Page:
Tuesday, April 6, 2010

Analyze potential risks

With your group, brainstorm the costs for each risk you've identified. Consider everything that might go wrong, and assess the costs if it should. A risk analysis measures more than just costs in terms of money. Determine costs in terms of human health and safety, and other important factors such as ability to meet customers' demands, ability for employees to work and communicate efficiently, and the company's reputation.

Prioritize those that are most pressing, and deal with them first.

Come up with a crisis or contingency plan. Having selected a key what-if scenario and analyzed possible consequences, brainstorm the kinds of decisions that will have to be made. In the event of a natural disaster, employees may have to be evacuated. Second- or third- shift employees might have to be notified. If a problem arises getting a product to market, additional staff may have to be hired quickly, alternative methods of transportation might have to be lined up, or management may have to answer phones. In the event of an impending strike by transportation workers, you might decide to call in a team of employees who drive minivans to bring some people to work and arrange for some people to work from home.

As you go through this exercise, start to consider who should be making these decisions.

Explore the crisis plan's possible side effects. Perform a reality check on your plan by brainstorming possible side effects.

For example, when a chain of auto-repair shops wanted to boost sagging sales, management offered mechanics sales incentives. The more work they brought in, the bigger bonus they'd make. Unfortunately, some of the mechanics began recommending unnecessary repairs. Customers complained that they were being ripped off, and the chain's reputation suffered. Similarly, a factory offered incentives for every defective product turned in, but it soon turned out that some workers were deliberately damaging products in order to receive the awards. And when a pizza company promised to deliver their "pizza in 30 minutes or it's free," speeding drivers caused car accidents.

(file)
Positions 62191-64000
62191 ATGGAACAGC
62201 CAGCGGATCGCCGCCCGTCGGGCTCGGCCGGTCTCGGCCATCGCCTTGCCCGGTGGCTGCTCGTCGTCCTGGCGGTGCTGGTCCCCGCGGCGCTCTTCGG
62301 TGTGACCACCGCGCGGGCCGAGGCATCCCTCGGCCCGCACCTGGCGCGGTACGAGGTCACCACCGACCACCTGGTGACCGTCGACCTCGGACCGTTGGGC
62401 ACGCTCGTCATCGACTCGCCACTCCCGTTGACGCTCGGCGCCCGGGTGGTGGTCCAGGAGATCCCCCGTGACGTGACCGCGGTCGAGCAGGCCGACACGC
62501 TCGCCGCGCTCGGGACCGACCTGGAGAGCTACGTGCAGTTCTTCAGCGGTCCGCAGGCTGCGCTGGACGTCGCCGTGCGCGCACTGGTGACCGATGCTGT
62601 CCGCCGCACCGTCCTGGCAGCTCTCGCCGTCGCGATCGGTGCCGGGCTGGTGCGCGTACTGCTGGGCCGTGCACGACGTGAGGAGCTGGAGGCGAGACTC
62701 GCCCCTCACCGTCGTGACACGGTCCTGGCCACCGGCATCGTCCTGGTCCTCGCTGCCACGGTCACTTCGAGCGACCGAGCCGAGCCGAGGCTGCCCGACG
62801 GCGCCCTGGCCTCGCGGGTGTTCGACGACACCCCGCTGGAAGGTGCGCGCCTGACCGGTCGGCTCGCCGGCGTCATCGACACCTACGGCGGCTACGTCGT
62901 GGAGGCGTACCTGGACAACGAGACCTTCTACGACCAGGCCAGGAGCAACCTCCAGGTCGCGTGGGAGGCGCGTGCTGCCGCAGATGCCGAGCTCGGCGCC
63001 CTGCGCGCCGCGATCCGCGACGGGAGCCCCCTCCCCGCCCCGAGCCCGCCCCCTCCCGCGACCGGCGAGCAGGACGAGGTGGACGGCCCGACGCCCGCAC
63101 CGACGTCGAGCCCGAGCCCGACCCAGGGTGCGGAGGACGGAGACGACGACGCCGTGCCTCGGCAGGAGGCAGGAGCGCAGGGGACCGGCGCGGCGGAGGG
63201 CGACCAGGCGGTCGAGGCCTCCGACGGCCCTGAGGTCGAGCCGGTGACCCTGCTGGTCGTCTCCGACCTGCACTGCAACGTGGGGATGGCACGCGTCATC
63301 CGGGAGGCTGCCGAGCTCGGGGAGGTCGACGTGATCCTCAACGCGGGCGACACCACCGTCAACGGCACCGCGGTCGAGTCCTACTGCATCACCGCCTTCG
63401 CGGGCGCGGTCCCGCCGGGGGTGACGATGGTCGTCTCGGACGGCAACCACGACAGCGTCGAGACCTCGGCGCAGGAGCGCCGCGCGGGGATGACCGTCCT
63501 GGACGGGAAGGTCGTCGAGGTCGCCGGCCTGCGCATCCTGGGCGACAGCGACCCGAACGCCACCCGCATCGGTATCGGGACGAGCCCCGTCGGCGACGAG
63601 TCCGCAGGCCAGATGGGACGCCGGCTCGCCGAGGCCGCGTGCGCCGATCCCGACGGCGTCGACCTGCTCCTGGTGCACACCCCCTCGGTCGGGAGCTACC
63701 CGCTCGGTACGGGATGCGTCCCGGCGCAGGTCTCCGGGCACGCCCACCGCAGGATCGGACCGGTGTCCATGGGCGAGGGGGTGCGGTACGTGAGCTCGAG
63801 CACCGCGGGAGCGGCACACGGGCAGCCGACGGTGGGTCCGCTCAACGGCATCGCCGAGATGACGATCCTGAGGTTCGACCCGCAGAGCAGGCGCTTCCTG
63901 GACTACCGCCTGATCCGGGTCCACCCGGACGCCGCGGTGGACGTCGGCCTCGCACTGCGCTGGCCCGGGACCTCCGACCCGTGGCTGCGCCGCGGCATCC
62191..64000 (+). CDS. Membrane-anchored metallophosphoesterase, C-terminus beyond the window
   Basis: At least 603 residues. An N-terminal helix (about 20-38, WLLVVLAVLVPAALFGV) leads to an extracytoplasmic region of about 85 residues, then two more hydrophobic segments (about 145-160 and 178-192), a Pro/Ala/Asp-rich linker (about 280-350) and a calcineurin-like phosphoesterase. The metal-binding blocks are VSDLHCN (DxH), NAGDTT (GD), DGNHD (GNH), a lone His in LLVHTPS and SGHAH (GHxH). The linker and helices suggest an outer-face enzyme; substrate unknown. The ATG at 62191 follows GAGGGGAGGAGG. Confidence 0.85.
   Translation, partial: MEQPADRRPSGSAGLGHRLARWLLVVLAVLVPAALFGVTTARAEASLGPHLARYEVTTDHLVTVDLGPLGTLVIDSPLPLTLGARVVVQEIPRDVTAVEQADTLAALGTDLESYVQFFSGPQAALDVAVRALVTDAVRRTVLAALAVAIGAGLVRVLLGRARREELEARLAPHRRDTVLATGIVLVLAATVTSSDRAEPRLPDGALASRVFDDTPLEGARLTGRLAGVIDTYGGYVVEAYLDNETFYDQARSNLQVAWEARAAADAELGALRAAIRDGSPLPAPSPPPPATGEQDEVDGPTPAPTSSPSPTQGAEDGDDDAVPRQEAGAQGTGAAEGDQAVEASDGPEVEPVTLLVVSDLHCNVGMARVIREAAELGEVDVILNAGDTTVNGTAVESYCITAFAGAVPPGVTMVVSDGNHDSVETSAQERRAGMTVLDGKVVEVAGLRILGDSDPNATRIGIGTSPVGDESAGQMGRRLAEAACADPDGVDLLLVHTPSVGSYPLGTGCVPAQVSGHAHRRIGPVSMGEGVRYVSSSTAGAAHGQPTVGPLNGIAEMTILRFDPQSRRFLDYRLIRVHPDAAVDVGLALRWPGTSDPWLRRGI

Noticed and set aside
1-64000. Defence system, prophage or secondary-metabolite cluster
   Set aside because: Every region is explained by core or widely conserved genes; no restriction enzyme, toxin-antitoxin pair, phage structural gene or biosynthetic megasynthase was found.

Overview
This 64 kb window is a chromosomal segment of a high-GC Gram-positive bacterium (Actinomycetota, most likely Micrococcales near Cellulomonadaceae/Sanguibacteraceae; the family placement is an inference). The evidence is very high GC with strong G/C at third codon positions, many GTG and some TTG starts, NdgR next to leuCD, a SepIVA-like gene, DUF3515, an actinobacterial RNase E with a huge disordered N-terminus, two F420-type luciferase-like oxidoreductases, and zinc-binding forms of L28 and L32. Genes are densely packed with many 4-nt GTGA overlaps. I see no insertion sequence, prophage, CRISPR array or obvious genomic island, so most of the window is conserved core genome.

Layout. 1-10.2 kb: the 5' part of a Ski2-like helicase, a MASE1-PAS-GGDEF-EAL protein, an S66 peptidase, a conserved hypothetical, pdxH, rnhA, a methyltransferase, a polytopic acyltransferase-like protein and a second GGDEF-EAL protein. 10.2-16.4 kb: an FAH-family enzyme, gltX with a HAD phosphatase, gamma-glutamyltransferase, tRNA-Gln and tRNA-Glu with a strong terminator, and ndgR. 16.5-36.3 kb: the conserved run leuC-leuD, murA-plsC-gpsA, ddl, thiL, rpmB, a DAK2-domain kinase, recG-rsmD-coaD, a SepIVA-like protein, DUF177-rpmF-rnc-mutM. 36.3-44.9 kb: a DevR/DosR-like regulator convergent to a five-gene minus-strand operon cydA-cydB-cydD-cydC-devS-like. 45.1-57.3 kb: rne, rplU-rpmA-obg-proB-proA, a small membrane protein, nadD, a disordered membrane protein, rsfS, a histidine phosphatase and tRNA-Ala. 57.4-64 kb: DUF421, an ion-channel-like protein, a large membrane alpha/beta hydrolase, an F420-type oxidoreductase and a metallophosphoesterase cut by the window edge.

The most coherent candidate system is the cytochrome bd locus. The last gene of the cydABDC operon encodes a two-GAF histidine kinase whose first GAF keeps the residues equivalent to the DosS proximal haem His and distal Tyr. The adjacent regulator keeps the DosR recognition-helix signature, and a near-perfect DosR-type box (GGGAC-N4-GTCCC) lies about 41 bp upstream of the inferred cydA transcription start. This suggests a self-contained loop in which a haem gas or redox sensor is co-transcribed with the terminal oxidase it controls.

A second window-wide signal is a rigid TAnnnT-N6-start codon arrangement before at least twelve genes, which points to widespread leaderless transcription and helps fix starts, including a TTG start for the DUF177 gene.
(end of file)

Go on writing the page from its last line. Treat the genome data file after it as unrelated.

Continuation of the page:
You don't have to cover every eventuality, but thinking things through carefully can help prevent problems.

Form a crisis-management team

The outcome of the crisis depends on the performance of the people making the decisions. The better prepared they are, the better the crisis will be handled.

Determine who on your team will

  • be involved in handling each aspect of the crisis
  • make what kinds of decisions
  • notify authorities within the company
  • notify employees, government agencies, media, and so forth
  • decide if employees should stay home
  • decide to evacuate a building
  • decide to hire temporary personnel in the event of an unexpected business rush
Once these decisions have been made, make sure that every person on the team has a back-up in case they are unavailable.

Create and distribute a list of all phone numbers, e-mail addresses, and ways to reach critical team players. Have people put the list on their computers, in their mobile-phone address books, on wireless communicators, and in their home office . . . wherever anyone on the team could possibly need access to it.

Form a crisis network. Identify both formal and informal networks within the organization. Who are key players you may need to rely on in a crisis? Make it a point to establish relationships that you don't already have. When a crisis comes, it's a lot easier to handle if you already know all the players.

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